Later in the piece, militaristic bursts of snare drum and trumpet signal the arrival of Cambrian predators who usurp this peaceful paradise. Armed with pincers and claws, explained Milliken, these nasty invaders usher in a new biological era in which animals start killing and eating each other – marking the beginning of all modern lifeforms including ourselves. Much to contemplate.
Milliken is no more guilty of anthropomorphising nature than Saint-Saëns in Carnival of the Animals. But it’s with reason: in Ediacaran Fields, she implores us to view this ancient fossil graveyard as a totem for peace, and that’s a fine sentiment.
Rising to the challenge was a keenly vivid performance that brought her vision to life. Under conductor Benjamin Northey, the ASO delivered the score with great care and precision. Adding atmosphere, 100 unsuspecting audience members had to tap stones on queue at the beginning and end. A fun participation idea, it had mixed success – people were a bit unsure how to create wave of sound rather than just a clatter.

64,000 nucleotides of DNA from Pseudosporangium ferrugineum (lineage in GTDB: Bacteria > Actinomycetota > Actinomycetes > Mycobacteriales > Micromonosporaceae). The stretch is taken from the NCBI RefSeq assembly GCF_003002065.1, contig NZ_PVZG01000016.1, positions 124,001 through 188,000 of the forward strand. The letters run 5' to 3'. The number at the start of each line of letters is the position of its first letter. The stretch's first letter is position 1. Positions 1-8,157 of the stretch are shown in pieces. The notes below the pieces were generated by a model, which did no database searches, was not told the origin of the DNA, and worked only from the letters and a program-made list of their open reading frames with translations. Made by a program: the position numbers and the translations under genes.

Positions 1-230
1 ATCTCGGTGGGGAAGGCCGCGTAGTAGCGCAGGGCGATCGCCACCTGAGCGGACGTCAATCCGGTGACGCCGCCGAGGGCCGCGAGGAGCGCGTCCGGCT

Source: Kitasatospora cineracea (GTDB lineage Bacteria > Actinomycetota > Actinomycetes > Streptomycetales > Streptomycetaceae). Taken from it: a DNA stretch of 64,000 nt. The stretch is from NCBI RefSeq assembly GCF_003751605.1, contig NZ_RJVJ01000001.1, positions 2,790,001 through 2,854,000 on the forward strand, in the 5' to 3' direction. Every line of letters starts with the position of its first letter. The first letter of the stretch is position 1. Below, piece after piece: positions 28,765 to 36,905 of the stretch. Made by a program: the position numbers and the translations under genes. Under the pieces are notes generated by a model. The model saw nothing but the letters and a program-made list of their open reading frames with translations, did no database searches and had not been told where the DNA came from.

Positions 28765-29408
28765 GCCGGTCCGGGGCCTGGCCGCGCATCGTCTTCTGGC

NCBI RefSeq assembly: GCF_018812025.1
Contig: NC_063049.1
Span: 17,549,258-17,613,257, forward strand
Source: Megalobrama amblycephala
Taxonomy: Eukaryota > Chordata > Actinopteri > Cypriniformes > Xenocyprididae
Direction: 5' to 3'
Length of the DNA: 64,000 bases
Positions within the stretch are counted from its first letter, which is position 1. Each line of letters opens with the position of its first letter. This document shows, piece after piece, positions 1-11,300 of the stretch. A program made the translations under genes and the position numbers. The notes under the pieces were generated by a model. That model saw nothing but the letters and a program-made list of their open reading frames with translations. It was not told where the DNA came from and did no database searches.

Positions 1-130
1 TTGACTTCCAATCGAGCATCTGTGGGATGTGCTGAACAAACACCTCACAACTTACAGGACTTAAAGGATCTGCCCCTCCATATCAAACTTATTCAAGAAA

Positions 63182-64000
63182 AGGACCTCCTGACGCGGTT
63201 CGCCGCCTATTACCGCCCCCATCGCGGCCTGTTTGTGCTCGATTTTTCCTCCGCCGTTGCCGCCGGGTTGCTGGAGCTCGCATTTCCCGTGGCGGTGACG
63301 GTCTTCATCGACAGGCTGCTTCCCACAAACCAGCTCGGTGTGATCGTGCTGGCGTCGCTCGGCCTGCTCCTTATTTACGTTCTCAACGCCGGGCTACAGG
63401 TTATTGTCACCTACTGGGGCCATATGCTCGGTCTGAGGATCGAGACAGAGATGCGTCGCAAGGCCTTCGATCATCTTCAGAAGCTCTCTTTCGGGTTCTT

The concert, entitled Serenity, proved entirely worthy of its name when Emily Sun performed Vaughan Williams’ The Lark Ascending. Previously, we’ve only heard this Sydney-born violinist in a chamber music capacity (she played trios last year with Nicolas Fleury and Amir Farid for Musica Viva), and what a discovery it was to hear her with an orchestra. This divine performance began from the quietest whisper, her violin rising ever so gently and eloquently above a delicate shimmer of ASO strings. It felt like time had genuinely stopped, and that we were tuning into the sounds of nature. Hosts of violinists can play The Lark Ascending work very nicely, but Sun’s poetic evocation made this performance precious.